Covid-19 has had a devastating impact on every aspect of our lives, but it has shown how resilient we are as a country too. Within weeks, the government managed to set up schemes to keep businesses afloat and provide employees with financial certainty. This has involved departments working around the clock to create systems – in trade, healthcare and more – from scratch, which would normally require months or years of planning.
It is important that we encapsulate this drive and determination when focusing on our economic recovery, and it’s clear that trade will be a key part of this.
Covid-19 highlighted the fact that the UK is too dependent on a small number of countries for our imports. Equally, UK exporters are highly dependent on the EU. As Brexit made clear, people across the country want us to branch out and not be so wholly dependent on Europe for our economic futures. We shouldn’t be limiting ourselves – instead, we should diversify our trade to make the UK economy more resilient.
A free trade agreement with the US and acceding to CPTPP would not only diversify our imports and exports, but it would also see lower costs of trade. An ongoing theme of the 2019 general election was reviving our “forgotten towns”, and a trade deal with the US would benefit every region and nation of the UK, with the Midlands, the north-east, and Scotland gaining the most.
If we are to truly “level up” our towns, we need to take bold action and lead the way in setting transparent, high standards for international trade. We can build a platform for businesses to grow and expand after Covid-19.
We have already opened the US market to British beef, which is worth £66 million to British farmers. This is a fantastic first step, but we could gain so much more by securing a broader deal with the US. Expanding trade further for farmers would allow them to be more adaptable when dealing with demand shocks and seasonal availability.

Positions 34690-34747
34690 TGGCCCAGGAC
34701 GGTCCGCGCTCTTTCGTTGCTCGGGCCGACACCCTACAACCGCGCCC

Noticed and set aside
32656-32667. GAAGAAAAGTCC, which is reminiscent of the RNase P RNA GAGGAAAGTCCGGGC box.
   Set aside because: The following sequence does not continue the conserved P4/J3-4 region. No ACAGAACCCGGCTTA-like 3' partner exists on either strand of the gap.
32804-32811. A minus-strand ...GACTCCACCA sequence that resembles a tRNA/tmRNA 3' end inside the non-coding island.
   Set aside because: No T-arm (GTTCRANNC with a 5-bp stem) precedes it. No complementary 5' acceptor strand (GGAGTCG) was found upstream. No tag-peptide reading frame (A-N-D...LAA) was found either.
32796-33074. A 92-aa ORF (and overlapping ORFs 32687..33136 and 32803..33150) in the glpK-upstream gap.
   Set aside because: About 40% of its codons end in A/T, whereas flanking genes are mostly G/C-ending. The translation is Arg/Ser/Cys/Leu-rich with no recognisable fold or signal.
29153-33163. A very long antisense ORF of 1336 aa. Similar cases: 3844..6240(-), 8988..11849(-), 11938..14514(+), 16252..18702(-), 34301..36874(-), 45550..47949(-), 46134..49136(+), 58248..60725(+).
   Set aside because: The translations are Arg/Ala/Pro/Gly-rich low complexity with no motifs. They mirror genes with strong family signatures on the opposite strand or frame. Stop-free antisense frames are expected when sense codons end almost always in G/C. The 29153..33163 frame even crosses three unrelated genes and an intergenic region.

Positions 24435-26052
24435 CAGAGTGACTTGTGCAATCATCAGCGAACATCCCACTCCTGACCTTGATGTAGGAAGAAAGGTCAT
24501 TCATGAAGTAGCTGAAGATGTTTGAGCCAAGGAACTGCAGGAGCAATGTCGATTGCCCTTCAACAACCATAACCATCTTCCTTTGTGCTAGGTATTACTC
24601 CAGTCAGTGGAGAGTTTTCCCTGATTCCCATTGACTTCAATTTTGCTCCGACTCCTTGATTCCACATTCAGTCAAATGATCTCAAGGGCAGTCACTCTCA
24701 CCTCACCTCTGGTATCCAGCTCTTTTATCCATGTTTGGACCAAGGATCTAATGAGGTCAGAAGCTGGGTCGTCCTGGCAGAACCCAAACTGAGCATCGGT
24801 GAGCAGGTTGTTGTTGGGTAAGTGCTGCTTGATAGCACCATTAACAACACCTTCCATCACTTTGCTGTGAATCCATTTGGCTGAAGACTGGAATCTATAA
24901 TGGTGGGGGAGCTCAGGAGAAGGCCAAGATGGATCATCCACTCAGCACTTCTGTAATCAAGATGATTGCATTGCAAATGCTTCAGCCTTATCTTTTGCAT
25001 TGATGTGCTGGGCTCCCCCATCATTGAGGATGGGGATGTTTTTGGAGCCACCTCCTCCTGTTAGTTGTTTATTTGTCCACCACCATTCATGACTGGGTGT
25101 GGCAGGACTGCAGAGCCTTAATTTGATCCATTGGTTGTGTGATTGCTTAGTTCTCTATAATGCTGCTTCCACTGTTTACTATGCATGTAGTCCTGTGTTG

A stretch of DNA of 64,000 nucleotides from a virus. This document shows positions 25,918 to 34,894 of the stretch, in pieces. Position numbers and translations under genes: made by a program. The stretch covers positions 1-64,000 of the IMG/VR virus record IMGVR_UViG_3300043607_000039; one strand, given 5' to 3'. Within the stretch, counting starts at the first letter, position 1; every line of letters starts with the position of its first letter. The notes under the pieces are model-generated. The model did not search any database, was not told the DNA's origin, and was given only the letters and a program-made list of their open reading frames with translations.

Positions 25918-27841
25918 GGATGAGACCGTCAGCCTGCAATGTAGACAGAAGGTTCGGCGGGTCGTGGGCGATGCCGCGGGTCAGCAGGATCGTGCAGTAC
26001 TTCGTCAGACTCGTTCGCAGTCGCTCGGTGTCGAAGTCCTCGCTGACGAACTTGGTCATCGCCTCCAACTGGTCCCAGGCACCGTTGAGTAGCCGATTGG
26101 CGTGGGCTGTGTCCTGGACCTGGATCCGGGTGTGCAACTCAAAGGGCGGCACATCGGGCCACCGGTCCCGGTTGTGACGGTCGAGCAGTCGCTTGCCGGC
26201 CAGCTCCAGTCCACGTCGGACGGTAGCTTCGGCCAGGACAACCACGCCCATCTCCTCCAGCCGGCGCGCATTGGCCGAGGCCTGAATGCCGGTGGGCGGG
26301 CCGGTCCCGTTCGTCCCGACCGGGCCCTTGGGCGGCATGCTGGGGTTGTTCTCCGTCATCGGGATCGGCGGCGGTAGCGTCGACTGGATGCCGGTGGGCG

British farmers depend on trade and we should be backing them by providing them with more opportunities to export their produce and increasing competition when importing feed and fertiliser, helping to keep their costs down.
Analysis by the Department for International Trade shows that a US deal could lead to a £15 billion increase in trade, deliver lower tariffs across produce, including beef and cheese, and create export opportunities, cheaper input costs and higher prices for British produce. It’s an opportunity we should grasp. Particularly when we already import 30 per cent of our beef – and almost entirely from the EU, despite US prices being comparable to prices in the UK and EU. Any US beef imports would likely substitute for other imports rather than impacting domestic sales for UK farmers.
Of course, it’s vital that all animal products imported into the UK meet our stringent food safety standards, no matter where they are imported from. We will also uphold our manifesto commitment and ensure that we will not compromise on our high environmental protections in any of our trade negotiations. UK consumers know what they want and we can expand the choices available while still holding producers to high standards.
We can negotiate a trade deal with the United States in parallel with the EU – and this will help us secure the best possible terms, as we will have the confidence to walk away from the negotiating table if the right deal is not on offer.
The UK Government has been clear that, when negotiating with both the US and Europe, we will only sign up to plans that will benefit our economy and businesses, not just any old deal. The NHS, for example, is not for sale, and there will be no compromise on environmental, animal welfare or food standards – that much is absolute. But there is scope for a mutually beneficial agreement that can boost jobs and businesses in the UK while delivering more choice to consumers.